An expanded role for microbial physiology in metabolic engineering and functional genomics: moving towards systems biology

Jens Nielsen, Lisbeth Olsson

    Research output: Contribution to journalJournal articleResearchpeer-review

    Abstract

    Microbial physiology has traditionally played a very important role in both fundamental research and in industrial applications of microorganisms. The classical approach in microbial physiology has been to analyze the role of individual components (genes or proteins) in the overall cell function. With the progress in molecular biology it has become possible to optimize industrial fermentations through introduction of directed genetic modification - an approach referred to as metabolic engineering. Furthermore, as a consequence of large sequencing programs the complete genomic sequence has become available for an increasing number of microorganisms. This has resulted in substantial research efforts in assigning function to all identified open reading frames - referred to as functional genomics. In both metabolic engineering and functional genomics there is a trend towards application of a macroscopic view on cell function, and this leads to an expanded role of the classical approach applied in microbial physiology. With the increased understanding of the molecular mechanisms it is envisaged that in the future it will be possible to describe the interaction between all the components in the system (the cell), also at the quantitative level, and this is the goal of systems biology. Clearly this will have a significant impact on microbial physiology as well as on metabolic engineering.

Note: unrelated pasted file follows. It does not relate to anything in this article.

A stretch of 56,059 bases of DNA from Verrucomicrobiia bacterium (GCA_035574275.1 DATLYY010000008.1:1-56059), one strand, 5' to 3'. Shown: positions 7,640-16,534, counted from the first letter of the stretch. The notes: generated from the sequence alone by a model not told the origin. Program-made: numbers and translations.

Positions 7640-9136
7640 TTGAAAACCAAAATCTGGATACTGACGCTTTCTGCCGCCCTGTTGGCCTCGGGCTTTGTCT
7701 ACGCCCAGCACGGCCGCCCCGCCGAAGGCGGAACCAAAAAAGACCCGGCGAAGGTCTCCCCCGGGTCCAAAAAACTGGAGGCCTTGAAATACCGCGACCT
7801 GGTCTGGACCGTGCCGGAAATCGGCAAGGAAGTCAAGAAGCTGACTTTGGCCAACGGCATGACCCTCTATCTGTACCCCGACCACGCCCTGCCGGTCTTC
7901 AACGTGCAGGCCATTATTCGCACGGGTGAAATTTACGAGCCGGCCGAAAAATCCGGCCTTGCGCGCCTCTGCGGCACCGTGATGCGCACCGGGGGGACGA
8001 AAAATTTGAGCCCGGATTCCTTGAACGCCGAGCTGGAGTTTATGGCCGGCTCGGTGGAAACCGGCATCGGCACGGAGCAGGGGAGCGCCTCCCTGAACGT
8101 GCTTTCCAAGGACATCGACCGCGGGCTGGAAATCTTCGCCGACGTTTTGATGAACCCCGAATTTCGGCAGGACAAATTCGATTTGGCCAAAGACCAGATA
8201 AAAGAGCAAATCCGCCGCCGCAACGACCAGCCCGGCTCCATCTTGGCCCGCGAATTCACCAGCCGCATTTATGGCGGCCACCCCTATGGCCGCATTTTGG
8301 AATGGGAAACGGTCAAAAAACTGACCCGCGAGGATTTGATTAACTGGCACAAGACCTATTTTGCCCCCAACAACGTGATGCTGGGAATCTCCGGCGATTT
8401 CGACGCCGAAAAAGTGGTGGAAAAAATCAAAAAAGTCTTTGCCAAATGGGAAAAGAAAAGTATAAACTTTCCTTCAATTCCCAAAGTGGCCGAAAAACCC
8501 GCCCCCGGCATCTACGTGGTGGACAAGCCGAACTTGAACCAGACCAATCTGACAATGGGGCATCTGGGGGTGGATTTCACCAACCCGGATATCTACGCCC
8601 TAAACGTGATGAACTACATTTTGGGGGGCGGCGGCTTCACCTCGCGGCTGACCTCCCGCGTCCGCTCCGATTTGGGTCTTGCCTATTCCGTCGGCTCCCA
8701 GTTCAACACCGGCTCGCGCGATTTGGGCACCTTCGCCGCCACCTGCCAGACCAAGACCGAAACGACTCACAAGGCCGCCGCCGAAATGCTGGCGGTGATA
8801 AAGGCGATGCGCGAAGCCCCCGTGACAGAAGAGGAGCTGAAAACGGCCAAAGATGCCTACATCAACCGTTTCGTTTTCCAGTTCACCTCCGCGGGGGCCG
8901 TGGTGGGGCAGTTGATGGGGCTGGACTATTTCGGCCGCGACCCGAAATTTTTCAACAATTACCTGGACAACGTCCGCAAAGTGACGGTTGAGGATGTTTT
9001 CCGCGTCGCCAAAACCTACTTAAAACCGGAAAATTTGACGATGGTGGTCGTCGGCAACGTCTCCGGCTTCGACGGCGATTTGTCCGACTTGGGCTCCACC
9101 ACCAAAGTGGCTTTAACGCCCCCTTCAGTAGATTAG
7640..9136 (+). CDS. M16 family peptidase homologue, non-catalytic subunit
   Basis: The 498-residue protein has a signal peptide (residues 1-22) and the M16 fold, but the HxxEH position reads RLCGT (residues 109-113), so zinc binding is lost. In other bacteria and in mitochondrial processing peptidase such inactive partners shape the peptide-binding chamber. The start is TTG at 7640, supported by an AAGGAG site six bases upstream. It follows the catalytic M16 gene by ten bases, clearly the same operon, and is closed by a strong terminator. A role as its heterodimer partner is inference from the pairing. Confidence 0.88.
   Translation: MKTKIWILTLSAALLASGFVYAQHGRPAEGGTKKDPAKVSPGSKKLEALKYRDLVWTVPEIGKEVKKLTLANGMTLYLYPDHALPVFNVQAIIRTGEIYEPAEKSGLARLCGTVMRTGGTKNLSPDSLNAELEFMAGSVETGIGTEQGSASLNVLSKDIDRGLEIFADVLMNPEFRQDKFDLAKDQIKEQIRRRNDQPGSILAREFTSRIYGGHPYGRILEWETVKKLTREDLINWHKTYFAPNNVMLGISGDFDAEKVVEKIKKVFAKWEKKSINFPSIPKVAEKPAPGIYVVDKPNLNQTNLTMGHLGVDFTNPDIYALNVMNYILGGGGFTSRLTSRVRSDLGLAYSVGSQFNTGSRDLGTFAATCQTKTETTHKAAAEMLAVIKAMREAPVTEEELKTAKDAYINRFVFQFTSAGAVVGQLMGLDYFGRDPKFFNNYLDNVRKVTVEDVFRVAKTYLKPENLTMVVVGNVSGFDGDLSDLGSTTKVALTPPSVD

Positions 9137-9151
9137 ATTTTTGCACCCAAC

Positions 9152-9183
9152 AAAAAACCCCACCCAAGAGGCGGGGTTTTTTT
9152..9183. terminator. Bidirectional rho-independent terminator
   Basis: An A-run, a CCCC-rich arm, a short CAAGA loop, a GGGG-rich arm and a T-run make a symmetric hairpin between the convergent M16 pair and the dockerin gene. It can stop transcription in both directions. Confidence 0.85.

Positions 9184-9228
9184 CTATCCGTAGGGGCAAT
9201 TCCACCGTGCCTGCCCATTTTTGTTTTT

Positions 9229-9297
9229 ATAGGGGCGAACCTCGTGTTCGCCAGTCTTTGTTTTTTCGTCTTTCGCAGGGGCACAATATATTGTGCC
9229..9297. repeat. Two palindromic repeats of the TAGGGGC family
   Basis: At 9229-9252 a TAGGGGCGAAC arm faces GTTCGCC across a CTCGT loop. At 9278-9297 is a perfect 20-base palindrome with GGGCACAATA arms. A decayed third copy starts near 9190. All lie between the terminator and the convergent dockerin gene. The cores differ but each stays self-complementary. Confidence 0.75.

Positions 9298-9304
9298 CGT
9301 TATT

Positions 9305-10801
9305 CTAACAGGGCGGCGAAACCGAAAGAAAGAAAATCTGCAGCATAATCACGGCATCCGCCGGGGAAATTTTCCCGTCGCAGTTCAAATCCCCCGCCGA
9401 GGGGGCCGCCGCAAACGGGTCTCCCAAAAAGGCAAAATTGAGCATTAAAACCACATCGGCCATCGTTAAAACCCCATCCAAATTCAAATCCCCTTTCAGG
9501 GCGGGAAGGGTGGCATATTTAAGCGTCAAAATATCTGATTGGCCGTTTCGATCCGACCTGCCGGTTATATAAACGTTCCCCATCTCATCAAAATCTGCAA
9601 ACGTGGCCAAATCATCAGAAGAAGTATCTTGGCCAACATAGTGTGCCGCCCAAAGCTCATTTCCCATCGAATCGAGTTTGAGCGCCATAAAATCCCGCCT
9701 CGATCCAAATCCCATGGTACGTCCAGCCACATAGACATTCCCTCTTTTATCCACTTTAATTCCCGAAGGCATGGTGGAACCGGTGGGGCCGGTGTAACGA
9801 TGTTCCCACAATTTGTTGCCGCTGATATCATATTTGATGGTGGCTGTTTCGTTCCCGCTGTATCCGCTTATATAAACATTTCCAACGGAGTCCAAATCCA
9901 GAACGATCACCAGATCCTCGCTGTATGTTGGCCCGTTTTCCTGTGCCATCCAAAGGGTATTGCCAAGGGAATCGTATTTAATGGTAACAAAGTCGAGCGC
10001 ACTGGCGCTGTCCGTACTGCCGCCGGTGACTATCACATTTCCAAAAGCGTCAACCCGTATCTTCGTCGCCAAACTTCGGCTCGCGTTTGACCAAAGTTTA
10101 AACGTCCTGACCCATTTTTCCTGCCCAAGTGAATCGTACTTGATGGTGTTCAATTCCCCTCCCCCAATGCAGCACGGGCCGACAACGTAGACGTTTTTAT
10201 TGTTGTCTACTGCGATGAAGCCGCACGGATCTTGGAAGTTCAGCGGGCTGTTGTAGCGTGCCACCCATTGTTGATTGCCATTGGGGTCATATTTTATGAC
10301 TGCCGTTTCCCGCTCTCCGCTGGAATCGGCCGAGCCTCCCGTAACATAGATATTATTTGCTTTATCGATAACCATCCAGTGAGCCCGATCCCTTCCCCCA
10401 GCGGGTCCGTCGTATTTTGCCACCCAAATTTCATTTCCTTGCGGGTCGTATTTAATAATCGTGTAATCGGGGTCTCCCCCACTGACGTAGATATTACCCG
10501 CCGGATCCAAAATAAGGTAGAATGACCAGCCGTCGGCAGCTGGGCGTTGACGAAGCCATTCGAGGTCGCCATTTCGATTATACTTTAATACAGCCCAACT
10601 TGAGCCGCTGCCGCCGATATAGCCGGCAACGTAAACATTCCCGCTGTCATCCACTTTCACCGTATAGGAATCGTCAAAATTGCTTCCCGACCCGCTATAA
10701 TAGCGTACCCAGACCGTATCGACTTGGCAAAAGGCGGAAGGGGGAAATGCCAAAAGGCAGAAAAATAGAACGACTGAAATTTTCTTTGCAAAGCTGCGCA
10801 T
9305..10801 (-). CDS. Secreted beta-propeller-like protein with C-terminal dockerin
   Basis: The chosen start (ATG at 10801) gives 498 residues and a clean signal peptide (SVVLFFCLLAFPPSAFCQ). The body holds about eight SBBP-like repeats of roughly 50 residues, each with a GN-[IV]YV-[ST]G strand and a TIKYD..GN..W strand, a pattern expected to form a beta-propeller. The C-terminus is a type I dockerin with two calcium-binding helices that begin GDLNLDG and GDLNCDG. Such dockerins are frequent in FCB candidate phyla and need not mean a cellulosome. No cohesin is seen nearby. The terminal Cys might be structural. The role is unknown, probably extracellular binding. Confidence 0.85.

Original languageEnglish
    JournalFEMS Yeast Research
    Volume2
    Issue number2
    Pages (from-to)175-181
    ISSN1567-1356
    Publication statusPublished - 2002

    Fingerprint Dive into the research topics of 'An expanded role for microbial physiology in metabolic engineering and functional genomics: moving towards systems biology'. Together they form a unique fingerprint.

    Cite this